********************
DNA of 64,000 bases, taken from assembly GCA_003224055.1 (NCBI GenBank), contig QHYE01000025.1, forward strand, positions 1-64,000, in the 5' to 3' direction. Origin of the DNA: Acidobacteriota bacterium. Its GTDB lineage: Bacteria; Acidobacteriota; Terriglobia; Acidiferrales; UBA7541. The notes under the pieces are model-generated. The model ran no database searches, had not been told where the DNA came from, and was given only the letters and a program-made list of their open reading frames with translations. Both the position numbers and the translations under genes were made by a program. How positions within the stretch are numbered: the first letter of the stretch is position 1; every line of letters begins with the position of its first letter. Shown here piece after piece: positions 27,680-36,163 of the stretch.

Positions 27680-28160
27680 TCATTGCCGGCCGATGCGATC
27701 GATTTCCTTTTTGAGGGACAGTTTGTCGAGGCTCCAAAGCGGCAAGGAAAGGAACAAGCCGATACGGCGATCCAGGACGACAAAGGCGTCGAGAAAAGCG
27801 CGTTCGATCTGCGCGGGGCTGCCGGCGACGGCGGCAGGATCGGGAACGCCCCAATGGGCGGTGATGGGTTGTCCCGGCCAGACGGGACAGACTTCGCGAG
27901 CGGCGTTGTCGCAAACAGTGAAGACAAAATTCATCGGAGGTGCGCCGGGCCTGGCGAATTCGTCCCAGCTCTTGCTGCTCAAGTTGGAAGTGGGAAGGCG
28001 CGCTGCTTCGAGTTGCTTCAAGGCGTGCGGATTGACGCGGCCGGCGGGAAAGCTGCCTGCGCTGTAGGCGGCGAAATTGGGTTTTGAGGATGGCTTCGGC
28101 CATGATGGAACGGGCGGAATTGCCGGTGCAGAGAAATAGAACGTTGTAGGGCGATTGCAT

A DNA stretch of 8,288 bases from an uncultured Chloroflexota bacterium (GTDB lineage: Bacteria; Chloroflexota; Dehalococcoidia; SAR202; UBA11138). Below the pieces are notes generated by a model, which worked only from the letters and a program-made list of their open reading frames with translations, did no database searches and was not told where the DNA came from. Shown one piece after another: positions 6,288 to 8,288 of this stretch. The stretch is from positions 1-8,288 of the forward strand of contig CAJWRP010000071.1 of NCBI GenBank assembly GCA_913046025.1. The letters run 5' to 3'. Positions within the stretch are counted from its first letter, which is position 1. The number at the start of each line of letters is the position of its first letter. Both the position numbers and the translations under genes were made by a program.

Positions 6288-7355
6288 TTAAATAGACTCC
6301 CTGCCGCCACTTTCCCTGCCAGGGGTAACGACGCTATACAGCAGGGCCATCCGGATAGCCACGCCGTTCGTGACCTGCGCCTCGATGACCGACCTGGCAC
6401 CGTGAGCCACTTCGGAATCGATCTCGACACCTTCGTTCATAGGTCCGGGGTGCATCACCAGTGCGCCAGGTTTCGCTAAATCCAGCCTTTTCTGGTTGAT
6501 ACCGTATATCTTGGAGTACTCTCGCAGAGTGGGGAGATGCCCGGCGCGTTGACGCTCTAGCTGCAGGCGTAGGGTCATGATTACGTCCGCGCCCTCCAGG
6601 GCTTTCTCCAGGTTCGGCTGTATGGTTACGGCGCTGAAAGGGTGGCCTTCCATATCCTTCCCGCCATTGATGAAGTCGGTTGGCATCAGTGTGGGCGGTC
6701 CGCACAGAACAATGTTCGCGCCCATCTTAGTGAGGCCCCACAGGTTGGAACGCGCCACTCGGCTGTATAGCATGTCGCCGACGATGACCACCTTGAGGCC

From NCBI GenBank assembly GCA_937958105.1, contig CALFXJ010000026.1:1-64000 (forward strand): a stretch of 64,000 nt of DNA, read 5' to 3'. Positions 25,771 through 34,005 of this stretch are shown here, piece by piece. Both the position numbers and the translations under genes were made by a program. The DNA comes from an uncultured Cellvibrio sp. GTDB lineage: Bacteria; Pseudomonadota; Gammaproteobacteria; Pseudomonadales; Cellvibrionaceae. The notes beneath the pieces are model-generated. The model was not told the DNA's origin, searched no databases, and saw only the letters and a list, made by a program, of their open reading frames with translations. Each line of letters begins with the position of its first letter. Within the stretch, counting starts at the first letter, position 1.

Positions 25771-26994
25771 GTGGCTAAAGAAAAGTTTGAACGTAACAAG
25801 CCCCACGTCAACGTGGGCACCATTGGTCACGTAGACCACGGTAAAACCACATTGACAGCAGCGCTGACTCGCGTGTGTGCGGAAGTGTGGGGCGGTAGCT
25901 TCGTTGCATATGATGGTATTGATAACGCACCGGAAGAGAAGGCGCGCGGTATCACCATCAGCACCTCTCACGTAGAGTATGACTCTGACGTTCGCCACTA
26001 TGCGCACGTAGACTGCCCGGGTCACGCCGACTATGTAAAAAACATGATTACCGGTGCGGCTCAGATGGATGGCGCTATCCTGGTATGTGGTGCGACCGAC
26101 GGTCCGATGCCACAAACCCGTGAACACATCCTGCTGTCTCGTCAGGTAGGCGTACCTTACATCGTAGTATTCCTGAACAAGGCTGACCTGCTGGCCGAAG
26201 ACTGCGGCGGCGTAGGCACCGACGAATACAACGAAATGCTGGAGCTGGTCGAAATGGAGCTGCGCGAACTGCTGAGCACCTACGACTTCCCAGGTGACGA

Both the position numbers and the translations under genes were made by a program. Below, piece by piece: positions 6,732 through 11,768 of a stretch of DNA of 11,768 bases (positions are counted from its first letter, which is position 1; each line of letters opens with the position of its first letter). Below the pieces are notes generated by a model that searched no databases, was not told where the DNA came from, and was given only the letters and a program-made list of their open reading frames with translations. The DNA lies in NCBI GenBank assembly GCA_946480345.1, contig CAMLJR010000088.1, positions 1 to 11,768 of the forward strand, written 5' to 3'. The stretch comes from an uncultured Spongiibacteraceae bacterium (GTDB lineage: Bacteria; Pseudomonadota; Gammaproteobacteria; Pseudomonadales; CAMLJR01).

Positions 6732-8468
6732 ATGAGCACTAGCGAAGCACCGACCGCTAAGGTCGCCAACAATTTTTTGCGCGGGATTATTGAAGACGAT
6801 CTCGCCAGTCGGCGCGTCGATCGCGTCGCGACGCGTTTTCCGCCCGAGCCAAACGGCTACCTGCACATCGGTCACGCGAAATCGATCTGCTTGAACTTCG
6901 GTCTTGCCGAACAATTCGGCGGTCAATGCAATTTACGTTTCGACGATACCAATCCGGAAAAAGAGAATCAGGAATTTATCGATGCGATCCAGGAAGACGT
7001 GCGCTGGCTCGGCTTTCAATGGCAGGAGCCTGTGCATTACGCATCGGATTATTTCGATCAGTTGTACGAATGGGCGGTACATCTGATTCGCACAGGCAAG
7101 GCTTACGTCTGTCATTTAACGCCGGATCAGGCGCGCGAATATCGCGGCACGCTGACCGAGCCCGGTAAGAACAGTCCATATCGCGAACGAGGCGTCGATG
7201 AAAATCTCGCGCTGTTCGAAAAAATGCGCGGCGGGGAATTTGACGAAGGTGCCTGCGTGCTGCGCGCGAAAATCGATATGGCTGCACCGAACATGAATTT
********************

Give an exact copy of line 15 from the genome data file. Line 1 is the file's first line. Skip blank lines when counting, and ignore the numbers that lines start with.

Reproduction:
6601 GCTTTCTCCAGGTTCGGCTGTATGGTTACGGCGCTGAAAGGGTGGCCTTCCATATCCTTCCCGCCATTGATGAAGTCGGTTGGCATCAGTGTGGGCGGTC